Organizers and participants will create their own local event as an expression of who they are locally. Do they want a a concert or a jam session, candlelight vigil or a circus, a march or a dance, poetry reading in a cafe or on the subway, do they want absolute silence, a group meditation on a main street; it’s up to the local organization.
However, groups should try to hold some part of the event, if not all of it, outdoors, in public view (not required). The point is to be seen and heard, not just stay behind closed walls. It is also important that the event be documented. Photos, audio, videos, poems, journals, paintings! Documentation is crucial. The rest of the 100 Thousand Poets for Change want to hear what you have to say about change and enjoy your creativity too! The documentation will be shared through a blog/website that I will set up, a blog/website where groups can share and announce event information, as well as post photos, videos, poetry, art, and thoughts. But an event doesn’t have to involve tons of people. It can be just you (the organizer) and your pet, on a street corner, with a sign. Just let me know what you are planning!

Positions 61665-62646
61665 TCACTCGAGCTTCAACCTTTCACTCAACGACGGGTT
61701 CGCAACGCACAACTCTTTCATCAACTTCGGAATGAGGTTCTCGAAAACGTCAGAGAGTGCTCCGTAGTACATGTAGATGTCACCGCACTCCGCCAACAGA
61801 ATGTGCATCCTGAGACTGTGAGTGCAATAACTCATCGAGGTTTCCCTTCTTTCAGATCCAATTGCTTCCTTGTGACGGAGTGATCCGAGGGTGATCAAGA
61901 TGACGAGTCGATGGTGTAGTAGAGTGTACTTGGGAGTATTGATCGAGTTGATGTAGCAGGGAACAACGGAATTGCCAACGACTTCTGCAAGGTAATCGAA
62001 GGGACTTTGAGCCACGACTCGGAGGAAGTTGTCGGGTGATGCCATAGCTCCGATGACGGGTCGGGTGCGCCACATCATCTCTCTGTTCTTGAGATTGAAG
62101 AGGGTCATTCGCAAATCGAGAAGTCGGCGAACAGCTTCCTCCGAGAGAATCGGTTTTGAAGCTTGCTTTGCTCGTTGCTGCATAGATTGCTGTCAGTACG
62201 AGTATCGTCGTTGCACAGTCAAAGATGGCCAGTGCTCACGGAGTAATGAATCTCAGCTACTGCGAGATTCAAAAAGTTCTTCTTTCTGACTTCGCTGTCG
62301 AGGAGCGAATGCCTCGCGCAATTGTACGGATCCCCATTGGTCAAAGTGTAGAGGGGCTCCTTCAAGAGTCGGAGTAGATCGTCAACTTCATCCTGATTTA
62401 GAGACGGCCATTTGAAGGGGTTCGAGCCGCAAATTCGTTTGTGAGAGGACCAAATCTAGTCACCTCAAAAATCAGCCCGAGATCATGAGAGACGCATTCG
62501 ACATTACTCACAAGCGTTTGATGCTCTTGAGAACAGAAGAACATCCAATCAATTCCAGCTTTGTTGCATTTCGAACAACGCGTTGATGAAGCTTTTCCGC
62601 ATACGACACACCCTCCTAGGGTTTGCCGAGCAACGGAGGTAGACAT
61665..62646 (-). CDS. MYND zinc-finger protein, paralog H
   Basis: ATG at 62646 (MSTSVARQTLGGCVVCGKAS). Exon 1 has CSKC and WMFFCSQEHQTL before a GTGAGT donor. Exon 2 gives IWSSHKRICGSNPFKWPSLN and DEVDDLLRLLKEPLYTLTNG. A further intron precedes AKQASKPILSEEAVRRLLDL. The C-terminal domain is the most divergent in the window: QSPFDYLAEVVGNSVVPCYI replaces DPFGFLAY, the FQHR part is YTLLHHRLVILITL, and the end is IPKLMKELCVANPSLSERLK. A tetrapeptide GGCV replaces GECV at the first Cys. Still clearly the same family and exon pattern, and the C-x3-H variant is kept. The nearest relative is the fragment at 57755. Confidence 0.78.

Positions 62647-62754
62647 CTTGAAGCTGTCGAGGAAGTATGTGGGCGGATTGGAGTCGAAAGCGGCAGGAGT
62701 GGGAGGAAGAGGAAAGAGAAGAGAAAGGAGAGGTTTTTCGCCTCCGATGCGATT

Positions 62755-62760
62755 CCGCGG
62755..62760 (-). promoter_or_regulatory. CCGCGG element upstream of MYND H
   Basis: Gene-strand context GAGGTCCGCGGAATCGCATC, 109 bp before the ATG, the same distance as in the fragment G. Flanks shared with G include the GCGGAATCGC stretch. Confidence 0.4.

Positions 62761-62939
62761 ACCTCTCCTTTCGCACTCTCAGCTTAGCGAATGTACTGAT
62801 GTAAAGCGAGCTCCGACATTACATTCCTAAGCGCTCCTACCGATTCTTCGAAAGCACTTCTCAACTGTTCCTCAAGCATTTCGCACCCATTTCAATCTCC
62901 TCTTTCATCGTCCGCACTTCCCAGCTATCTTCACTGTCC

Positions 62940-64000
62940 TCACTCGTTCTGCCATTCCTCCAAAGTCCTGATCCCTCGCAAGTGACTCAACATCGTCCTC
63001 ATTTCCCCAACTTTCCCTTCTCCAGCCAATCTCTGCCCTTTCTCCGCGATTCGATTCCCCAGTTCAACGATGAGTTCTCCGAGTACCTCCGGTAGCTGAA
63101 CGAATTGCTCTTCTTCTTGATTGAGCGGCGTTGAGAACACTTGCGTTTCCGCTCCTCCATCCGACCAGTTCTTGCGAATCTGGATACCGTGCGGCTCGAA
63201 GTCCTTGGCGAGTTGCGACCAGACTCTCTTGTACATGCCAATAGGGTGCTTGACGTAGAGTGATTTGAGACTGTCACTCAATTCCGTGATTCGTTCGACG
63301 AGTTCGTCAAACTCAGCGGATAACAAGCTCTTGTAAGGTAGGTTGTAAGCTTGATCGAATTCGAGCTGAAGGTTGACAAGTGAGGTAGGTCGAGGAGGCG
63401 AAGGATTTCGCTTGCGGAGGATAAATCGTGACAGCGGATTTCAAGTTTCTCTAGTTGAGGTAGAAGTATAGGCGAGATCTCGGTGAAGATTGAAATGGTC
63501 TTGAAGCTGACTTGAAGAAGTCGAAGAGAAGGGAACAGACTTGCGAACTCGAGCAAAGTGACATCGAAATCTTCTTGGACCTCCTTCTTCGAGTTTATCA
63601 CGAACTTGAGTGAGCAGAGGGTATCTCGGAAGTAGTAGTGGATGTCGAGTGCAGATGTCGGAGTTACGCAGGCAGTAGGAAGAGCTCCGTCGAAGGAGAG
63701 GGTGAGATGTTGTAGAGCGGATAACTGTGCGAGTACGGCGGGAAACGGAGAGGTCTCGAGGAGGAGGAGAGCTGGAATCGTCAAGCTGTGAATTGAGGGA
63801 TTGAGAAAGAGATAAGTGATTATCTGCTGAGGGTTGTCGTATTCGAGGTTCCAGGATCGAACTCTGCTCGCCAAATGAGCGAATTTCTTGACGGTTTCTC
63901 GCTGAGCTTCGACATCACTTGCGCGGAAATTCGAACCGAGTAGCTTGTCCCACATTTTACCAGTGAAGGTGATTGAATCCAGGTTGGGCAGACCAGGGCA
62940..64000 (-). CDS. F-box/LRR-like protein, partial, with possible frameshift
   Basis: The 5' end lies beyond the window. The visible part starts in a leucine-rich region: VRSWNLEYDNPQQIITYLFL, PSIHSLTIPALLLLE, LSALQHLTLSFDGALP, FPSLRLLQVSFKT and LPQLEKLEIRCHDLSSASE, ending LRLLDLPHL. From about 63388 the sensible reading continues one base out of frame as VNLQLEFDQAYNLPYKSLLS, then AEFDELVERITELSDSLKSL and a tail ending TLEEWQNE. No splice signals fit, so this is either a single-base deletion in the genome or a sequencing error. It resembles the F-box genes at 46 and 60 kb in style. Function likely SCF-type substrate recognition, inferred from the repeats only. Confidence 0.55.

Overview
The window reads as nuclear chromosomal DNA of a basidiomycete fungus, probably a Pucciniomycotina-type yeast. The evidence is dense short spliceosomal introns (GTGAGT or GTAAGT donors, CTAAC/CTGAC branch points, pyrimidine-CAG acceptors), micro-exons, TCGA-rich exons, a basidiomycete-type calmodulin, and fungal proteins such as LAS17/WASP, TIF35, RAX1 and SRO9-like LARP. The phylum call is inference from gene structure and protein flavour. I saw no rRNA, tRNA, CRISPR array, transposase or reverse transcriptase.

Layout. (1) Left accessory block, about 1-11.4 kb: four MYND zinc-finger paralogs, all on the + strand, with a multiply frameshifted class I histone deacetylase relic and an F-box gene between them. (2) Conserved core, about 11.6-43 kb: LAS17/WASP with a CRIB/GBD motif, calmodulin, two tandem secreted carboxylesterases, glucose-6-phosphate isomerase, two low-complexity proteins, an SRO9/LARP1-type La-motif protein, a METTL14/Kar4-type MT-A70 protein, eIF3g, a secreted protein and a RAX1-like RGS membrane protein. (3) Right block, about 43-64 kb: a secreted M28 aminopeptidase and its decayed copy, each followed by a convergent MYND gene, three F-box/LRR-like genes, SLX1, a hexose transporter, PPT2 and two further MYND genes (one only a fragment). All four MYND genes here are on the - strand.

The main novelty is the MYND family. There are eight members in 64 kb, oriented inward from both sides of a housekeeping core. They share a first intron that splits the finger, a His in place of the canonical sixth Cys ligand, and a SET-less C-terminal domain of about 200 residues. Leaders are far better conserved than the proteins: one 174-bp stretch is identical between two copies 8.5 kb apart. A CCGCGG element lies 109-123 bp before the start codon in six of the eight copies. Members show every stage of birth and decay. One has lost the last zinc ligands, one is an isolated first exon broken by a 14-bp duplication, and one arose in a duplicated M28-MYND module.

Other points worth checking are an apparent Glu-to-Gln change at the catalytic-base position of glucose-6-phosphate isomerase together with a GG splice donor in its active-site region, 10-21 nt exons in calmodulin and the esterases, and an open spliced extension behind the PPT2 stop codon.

Every effort counts!
Each local organization determines what it wants to focus on, something broad like, peace, sustainability, justice, equality, or more specific causes like Health Care, or Freedom of Speech, or local environmental or social concerns that need attention in your particular area right now, etc. Organizations will then come up with a mission statement/manifesto that describes who they are and what they think and care about. Mission statements form arround the world have been collected and worked together into a grand statement of 100 Thousand Poets for Change.